In fact, Mazda says its new SKYACTIV-X tech will make its SKYACTIV-G petrol engines at least as efficient as its SKYACTIV-D diesels.

According to Mazda, SCCI makes possible a ‘super lean burn” (in which the fuel/air ratio is reduced to a level that would not ignite in a spark-ignition engine) that improves engine efficiency by up to 20-30 percent over its current petrol engines, and by 35-45 per cent over its pre-2008/SKYACTIV engines of the same capacity.

What’s more, it says the combination of compression ignition and a supercharger delivers “unprecedented engine response” and between 10 and 30 per cent more torque than Mazda’s current petrol engines.

“With high efficiency across a wide range of rpms and engine loads, the engine allows much more latitude in the selection of gear ratios, providing both superior fuel economy and driving performance,” said Mazda.

MMC Director, Senior Managing Executive Officer and powertrain guru, Kiyoshi Fujiwara, said that in testing, an SCCI-equipped 2.0-litre petrol Mazda3 delivered better acceleration than a 2.5-litre petrol engine and lower fuel consumption than a 1.5.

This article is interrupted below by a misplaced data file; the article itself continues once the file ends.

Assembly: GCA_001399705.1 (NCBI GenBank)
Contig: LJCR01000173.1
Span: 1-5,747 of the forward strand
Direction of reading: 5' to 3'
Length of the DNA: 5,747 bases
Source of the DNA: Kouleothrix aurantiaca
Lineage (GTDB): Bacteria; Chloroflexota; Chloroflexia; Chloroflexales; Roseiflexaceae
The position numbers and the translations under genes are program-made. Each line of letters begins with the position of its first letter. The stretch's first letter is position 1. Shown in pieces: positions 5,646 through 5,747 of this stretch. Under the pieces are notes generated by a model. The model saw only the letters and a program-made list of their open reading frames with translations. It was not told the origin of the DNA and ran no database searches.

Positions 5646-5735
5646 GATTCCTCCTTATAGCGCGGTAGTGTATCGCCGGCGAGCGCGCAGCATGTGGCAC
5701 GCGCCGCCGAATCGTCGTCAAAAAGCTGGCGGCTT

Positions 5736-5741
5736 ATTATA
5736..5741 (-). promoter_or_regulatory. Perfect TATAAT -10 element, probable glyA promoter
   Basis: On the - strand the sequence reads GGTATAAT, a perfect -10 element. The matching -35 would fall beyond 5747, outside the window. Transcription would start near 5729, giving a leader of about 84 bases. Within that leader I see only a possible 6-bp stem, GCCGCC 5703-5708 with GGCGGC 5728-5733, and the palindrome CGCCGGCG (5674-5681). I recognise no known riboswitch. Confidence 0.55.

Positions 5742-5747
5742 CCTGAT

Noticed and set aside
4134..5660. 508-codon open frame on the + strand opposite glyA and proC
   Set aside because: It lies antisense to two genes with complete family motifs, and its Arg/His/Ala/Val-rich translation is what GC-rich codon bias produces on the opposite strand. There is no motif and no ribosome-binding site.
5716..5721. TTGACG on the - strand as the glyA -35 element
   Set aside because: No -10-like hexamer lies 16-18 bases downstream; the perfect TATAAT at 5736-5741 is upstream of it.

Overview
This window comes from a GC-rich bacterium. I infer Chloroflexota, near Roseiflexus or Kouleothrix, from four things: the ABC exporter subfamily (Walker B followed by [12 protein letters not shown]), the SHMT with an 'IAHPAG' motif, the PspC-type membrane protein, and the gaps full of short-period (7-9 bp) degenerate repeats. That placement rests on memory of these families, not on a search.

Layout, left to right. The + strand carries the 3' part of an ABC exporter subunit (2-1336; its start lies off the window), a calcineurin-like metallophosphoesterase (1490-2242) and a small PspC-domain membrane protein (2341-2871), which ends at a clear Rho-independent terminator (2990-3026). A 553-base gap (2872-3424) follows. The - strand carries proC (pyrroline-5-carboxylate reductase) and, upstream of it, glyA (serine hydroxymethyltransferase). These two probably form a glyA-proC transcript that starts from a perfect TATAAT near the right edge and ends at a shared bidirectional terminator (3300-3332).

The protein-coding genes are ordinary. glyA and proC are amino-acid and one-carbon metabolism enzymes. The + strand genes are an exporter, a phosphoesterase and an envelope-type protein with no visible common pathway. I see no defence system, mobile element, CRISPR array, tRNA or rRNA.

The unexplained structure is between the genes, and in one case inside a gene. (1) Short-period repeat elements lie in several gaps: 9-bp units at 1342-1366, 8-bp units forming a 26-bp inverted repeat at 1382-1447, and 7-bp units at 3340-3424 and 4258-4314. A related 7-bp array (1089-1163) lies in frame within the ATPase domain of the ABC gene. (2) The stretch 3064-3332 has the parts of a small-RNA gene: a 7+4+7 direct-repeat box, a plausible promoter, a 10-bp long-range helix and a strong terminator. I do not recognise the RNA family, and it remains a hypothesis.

“Leveraging such fuel economy and torque characteristics, in the case of Mazda3 2.0L, SKYACTIV-X can offer driving performance that is better than 2.5L, with lower fuel consumption than 1.5L.

“In other words, transmission gear ratio that prioritizes driving performance can be selected without deteriorating the fuel economy. In the same token, it is possible to improve fuel economy without much deterioration of driving performance.

“In our evaluation of a prototype vehicle in real driving range, its CO2 emission was same as that of Mazda2 1.5L SKYACTIV-D, while its acceleration feel was same as that of MX-5 SKYACTIV-G 2.0L, which gave us a good confidence.”

This information has been sourced form motoring.com.au